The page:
Sunday, October 19, 2014

Time for the Vikings to Revert to The Musgrave

At 2-4 and looking up at three better teams in their own division, the Minnesota Vikings would have to put together a string of performances unlike anything that they have done this year to contend not only for a final wild-card spot, but also to improve on last season's dismal 5-10-1 record.  Given the issues at seemingly every position on offense and some persisting concerns on defense, this is unlikely.  That notwithstanding, the games will be played and the Vikings might as well attempt to learn what they can from each contest.

What the Vikings need at Buffalo is a semblance of a pulse on offense and continued improvement on defense.  The latter should happen, given the return of Chad Greenway, and the former has a chance--but Vikings' fans almost certainly will not like the formula.

Defensively, the Vikings have had three primary challenge this season--cohesion, inexperience and talent, probably in that order.  In the base defense, the Vikings are starting only two players at the same position that they started at last year with the team and two other players playing the same position that they started at for any other team in the league last year.  That, by itself, is sufficient to create gaffes.  Issues attributable to cohesion should eventually diminish, however, if only by definition.

The Vikings also are giving five defensive players their most meaningful minutes of their careers and asking them to hold their own without much depth.  If those players can perform up to their draft levels and contracts, the inexperience concern will gradually become a non-issue.  If they cannot, the inexperience concern will become a talent and/or coaching concern.

Then there is the issue of talent.  There are weeks when the Vikings' defense holds its own in the face of difficult odds--such as last week, when the offense was awful.  There are also weeks when the defense looks like a sieve--see the Green Bay and Atlanta games.  The most obvious difference between the strong and weak defensive performances appears to be the opposition.  When the Vikings have faced a talented passing attack, the defense has played poorly.  When the Vikings have played a team with a weak passing attack--or a team with a key player, such as Calvin Johnson, missing from that attack--the defense looks better.  The remainder of the season will tell whether the issues are ones of cohesion and inexperience or more a matter of talent.

More alarming than the performance of the team's defense at this point is the total shambles that the offense has become.  When he wasn't getting sacked last week, Teddy Bridgewater was either under siege or throwing the ball to the defense.  But for more sacks and fewer short-yardage completions and last week's version of the Vikings' offense looked every bit as bad as any non-Adrian Peterson led offense of last season.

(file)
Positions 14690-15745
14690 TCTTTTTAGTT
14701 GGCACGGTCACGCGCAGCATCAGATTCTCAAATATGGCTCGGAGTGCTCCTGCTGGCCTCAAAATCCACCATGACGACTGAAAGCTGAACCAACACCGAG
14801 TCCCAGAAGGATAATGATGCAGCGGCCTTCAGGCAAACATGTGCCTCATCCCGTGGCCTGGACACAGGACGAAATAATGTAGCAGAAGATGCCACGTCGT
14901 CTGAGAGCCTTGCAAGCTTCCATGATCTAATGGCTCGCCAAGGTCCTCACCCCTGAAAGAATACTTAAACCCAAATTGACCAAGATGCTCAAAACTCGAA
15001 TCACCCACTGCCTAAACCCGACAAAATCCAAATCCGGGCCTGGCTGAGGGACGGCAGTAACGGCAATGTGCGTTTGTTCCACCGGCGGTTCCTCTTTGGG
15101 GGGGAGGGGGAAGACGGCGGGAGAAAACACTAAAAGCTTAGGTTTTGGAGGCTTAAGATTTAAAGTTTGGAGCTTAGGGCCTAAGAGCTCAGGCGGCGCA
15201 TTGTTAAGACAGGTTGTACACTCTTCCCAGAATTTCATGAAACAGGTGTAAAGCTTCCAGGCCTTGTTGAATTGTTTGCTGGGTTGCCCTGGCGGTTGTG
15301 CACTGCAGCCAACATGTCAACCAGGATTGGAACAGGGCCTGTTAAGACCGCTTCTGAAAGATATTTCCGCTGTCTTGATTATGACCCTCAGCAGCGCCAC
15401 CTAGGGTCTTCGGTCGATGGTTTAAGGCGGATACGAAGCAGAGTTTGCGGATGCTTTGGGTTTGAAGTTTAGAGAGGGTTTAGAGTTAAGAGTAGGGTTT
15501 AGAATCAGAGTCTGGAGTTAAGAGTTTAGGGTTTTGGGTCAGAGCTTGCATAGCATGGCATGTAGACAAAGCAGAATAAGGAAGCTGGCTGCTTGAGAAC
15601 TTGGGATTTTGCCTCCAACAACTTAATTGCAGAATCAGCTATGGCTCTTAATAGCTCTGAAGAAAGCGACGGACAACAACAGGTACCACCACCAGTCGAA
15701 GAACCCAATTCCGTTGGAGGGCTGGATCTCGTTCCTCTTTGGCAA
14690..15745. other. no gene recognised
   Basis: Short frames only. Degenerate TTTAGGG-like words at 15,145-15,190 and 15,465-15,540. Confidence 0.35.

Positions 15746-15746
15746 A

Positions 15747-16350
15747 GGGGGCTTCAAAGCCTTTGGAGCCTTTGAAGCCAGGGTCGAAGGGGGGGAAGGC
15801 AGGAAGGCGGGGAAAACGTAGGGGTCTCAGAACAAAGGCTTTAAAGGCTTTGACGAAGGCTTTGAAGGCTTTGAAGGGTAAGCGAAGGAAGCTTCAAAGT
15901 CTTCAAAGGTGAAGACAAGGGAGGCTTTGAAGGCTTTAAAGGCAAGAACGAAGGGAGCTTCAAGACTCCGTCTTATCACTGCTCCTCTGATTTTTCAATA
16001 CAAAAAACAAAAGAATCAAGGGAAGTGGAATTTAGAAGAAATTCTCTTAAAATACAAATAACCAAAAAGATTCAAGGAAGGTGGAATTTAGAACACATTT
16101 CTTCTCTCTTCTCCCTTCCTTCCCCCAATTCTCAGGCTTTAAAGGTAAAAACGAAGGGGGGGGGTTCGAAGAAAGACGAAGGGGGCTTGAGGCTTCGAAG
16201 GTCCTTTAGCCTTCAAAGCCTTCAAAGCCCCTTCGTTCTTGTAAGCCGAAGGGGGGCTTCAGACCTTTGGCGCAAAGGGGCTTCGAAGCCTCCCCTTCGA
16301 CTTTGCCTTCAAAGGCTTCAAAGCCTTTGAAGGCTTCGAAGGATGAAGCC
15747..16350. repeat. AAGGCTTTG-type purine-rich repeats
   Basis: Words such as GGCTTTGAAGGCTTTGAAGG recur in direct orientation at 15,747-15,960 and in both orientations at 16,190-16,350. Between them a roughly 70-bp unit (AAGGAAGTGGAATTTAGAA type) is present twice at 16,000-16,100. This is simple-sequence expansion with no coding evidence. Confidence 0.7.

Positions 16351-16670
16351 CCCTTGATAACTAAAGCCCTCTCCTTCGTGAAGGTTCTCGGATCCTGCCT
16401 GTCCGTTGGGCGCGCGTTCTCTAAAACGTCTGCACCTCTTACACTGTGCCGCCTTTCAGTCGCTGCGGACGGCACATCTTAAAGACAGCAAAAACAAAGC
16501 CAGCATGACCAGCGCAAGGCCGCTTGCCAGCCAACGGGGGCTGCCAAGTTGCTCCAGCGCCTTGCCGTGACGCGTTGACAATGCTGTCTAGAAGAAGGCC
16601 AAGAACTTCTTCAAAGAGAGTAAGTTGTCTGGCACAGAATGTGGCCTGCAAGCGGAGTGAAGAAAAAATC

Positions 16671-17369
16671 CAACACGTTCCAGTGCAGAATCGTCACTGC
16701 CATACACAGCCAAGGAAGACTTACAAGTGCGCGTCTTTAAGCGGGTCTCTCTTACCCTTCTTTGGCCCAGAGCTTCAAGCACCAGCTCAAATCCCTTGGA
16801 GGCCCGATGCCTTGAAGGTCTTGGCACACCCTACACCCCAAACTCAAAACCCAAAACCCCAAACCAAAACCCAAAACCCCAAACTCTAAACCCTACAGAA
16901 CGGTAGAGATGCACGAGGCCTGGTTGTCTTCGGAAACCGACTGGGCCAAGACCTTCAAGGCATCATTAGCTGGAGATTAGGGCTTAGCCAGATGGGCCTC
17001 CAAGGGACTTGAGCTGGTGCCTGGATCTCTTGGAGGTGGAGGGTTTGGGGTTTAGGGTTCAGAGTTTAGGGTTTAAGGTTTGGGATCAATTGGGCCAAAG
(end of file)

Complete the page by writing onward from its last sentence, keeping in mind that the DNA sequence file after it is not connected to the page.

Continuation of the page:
The Vikings' problems on offense start on the offensive line.  Despite the presence of a group that has played together for long enough to figure things out, the Vikings' offensive linemen are getting beat in every conceivable way--straight up, in a four-man front, in a three-man front, and certainly against the blitz.  Only Pittsburgh and Detroit have permitted more sacks than Minnesota's front five and, with a mere three passing touchdowns on the season--only two more than Cincinnati wide-receiver Mohamed Sanu, no team has shown anywhere near the futility scoring through the air that the Vikings have shown.  Add to that a league-leading nine picks, and the passing protection and passing attack have conspired to undermine the team's below-average rushing attack.

In the running game, it says a mouthful that fullback cum running back, Matt Asiata, leads the team with a 37.7 yards-per-game average.  That's roughly seven yards fewer per game than Seattle quarterback Russell Wilson averages.

It's all a recipe for disaster and a sign that, against a respectable defense in Buffalo, the Vikings either will need fortune to smile or an epiphany on offense.  That epiphany might be a reversion to something that no Vikings' fan would wish upon even their most reviled opponent, but something that is probably necessary to get the offense moving in the right direction--a reversion to the Musgrave.

Under former offensive coordinator Bill Musgrave, the Vikings led the league in dump-offs, behind-the-line-of-scrimmage passes, rushes up the gut, and third-down passes short of the stick.  That seemed a dramatic misuse of the best running back in the league.  However, now that the Vikings are without Peterson and, if you believe head coach Mike Zimmer, without receivers who can gain separation at the line, the Vikings must resort to some form of the Musgrave, if only to keep Bridgewater upright and breathing.

For offensive coordinator Norv Turner, today's offense must be quick-rhythm, short pass, and whatever the team can get from the running game, including having Bridgewater leave the pocket.  That's not how the Vikings wanted to operate things under Turner or with Bridgewater, but it's the best response to an awful offensive line and a marginal receiving corps that has accounted for a league-low two touchdowns and 217 yards receiving per game.

As always, the Musgrave approach is highly susceptible to defeat, but it does offer the benefit of permitting an offense to pull itself up to a level just slightly below mediocrity and--if the stars and moon properly align--an occasional blip or two above that.  In the wake of two straight offensive offensive performances, that arguably would be a step in the right direction.

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